The new CONCORDIA home in Chişinau welcomes 18 children. In this model house we instruct educators for a future project. With the collaboration of the wife of the head of State, we are building a “city of children” in Pirita. Money and construction skills have come from Austria, while our friends from Romania will supply the know-how. They want to transmit what they themselves received and learnt following the political changes in their country. Before Christmas this year, six more houses should be open, each with space for 18 children, as well as a health clinic. From this model, European openness, ecumenical spirit and the force of hope should flow into the country.
II: Six steps in a specific form of pastoral care
CONCORDIA was founded in Bucharest in 1991 to help street children. The Jesuits in Austria sent me to Romania for that purpose. Activities developed in collaboration with the Archdiocese of Bucharest and today involve 200 helpers, principally in education and professional training. Up to the present we have been able to help 1,000 children. We currently offer 500 places in our homes. What basic guidelines for a specific form of pastoral care can be identified in this story?
First step: Streetwork – a school of friendship
How do we contact the children? On the street, where they sniff drugs, where they are sexually exploited, where the law of the jungle prevails, where hunger cries out, where dirt, illness and misery dwell. We follow them. We are with them. The children take your hand and want to tell their story. They even invent tales in order to seek attention.
We undertake the streetwork in teams. Together with a social worker or an expert helper, three volunteers go out each day at the same time to well-known places where the children wait for us. There is usually a foreigner on the teams, who has come to Romania to help us, and there is always a young person who was himself or herself once a street child. This constitutes the greatest support for – and provides the best bridge to – the street environment. The street operatives take food and, if possible, seek to satisfy the requests of the preceding day. Maintaining promises and paying attention are important signs that underline the authenticity of the encounter. A friendship develops. The growing relationship is like the building of a house, a house in which the children find a home. At times streetwork can be dangerous, and it calls for great sensitivity. Nonetheless, everyone who goes onto the streets to meet the children is richly rewarded. They experience the feeling that they have the chance to save a life. Only then do their eyes open and they see how much they benefited from having a family, an education, health, a place to live. They receive friendship, as great as it was unexpected. For us, streetwork is a school of friendship.
Second step: social centres, with a system of small steps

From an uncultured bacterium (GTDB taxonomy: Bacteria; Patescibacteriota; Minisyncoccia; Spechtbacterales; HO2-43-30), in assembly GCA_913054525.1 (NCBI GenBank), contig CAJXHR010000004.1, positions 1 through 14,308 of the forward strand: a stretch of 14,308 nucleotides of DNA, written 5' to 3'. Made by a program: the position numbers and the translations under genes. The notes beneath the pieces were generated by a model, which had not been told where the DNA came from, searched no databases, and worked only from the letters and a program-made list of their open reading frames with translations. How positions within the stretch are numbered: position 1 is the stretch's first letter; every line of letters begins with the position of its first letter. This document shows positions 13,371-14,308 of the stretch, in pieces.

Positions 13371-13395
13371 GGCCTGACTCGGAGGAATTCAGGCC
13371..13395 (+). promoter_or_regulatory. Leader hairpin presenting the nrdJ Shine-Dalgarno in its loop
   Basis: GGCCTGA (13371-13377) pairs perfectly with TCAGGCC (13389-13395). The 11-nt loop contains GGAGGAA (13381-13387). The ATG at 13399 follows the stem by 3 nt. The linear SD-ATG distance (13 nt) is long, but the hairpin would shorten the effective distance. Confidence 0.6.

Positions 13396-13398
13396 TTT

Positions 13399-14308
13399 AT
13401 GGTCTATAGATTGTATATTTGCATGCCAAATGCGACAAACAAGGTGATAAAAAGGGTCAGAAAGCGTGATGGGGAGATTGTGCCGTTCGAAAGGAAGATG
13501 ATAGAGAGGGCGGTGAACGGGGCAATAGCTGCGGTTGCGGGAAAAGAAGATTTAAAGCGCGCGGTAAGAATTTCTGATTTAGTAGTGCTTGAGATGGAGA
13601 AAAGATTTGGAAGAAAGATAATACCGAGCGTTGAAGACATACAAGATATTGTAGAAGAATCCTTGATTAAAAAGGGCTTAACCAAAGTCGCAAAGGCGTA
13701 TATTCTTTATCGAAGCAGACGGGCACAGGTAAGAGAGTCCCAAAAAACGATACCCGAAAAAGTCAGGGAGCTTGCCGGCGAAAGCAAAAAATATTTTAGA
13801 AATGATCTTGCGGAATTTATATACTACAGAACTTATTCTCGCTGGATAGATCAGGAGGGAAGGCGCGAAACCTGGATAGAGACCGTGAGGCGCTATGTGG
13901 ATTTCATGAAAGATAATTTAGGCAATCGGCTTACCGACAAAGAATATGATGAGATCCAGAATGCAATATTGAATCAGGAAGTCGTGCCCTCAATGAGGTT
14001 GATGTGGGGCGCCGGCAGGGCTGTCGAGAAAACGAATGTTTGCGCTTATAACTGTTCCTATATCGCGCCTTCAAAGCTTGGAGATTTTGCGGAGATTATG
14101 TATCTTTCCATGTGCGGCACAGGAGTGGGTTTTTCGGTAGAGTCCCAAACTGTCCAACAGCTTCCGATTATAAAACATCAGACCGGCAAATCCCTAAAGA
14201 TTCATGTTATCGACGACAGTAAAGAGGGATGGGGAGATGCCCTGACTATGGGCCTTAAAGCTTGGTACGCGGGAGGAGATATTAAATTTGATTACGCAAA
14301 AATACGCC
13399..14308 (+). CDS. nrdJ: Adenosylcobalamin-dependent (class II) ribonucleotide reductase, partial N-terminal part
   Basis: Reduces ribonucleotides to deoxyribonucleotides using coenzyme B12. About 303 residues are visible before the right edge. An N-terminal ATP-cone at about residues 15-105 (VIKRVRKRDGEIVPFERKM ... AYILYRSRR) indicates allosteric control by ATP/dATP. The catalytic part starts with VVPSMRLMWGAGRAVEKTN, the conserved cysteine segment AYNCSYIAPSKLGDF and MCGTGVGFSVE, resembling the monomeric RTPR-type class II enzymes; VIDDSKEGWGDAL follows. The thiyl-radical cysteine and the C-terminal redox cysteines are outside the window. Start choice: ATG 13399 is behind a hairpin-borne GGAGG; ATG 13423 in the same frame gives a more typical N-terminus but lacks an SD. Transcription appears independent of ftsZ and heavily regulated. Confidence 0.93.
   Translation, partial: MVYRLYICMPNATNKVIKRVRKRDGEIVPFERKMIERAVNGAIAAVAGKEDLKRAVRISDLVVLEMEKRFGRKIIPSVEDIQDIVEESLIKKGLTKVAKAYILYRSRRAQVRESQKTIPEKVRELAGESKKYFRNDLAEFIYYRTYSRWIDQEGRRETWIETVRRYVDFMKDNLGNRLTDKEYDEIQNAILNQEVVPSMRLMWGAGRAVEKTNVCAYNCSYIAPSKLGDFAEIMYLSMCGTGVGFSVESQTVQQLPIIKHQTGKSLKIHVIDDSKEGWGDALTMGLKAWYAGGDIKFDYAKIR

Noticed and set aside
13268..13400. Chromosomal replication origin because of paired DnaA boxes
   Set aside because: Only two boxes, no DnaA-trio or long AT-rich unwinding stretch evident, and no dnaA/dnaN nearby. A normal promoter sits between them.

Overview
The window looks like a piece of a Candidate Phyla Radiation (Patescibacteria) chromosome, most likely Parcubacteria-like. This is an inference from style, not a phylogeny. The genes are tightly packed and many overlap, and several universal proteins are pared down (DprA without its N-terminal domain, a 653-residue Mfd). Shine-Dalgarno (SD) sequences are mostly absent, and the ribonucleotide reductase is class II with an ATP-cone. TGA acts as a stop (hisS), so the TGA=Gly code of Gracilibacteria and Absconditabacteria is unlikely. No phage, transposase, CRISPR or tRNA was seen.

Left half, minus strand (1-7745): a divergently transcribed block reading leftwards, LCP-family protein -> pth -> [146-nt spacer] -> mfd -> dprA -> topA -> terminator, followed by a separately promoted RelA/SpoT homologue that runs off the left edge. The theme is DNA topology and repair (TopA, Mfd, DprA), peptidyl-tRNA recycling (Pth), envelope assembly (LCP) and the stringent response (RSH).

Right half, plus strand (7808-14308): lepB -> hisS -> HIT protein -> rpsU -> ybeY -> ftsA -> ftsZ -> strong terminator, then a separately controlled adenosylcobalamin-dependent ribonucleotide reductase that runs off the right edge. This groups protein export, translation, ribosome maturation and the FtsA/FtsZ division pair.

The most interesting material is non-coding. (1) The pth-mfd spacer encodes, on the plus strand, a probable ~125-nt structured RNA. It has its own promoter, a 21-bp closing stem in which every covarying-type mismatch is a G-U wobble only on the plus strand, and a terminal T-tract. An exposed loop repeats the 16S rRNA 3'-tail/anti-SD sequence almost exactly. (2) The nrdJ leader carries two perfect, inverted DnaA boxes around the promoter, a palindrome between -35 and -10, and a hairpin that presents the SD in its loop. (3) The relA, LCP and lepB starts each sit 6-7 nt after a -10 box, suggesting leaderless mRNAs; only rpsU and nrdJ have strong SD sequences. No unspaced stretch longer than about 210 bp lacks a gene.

What form does primary assistance take? The streetworkers invite the street children to a social centre. In 2002, together with the city of Bucharest, we opened the “Lazarus” social centre in which up to 100 street children a day come seeking primary assistance: showers, a clean change of clothes, a female doctor, healthcare and, if necessary, entry to hospital. The threshold for entering the social centre is low. The children receive a hot meal and, above all, find many people to speak to. The social centre houses a turbulent community that changes from day to day.
The social centre has need of solid structures in order to bear up against the impetuous confusion of its varied daily life. Fixed mealtimes are part of this solid framework. First of all, everyone must wash their hands. Before beginning the meal there has to be complete silence; followed by a prayer. Young people who have been at the centre for a longer period serve the food wearing white uniforms. Each table is decorated with flowers. Every evening there are games, and a film is shown. At 22.30, the lights go out in the dormitory. Anyone who has been coming for many days is given a bed in one of the rooms. The next step is a room for four assistants on the first floor. The assistants are the children and young people who have taken on a particular task: helping with the cleaning, in the kitchen, in the workshop, sewing, shopping, or in the bathroom. Assistants have the chance to earn points and to allow themselves one or two little luxuries. The door is open to everyone, and everyone gets the chance to do something and to put themselves to the test. Their first experience of learning how to do something! The future begins to open up!
Third step: houses for children with father and mother
What do the children most lack? Where do they feel at home? All the street children come from problematic family backgrounds. Their parents are distressed, separated, dead, ill, in prison, without work or money. Only terrible family difficulties drive children onto the streets.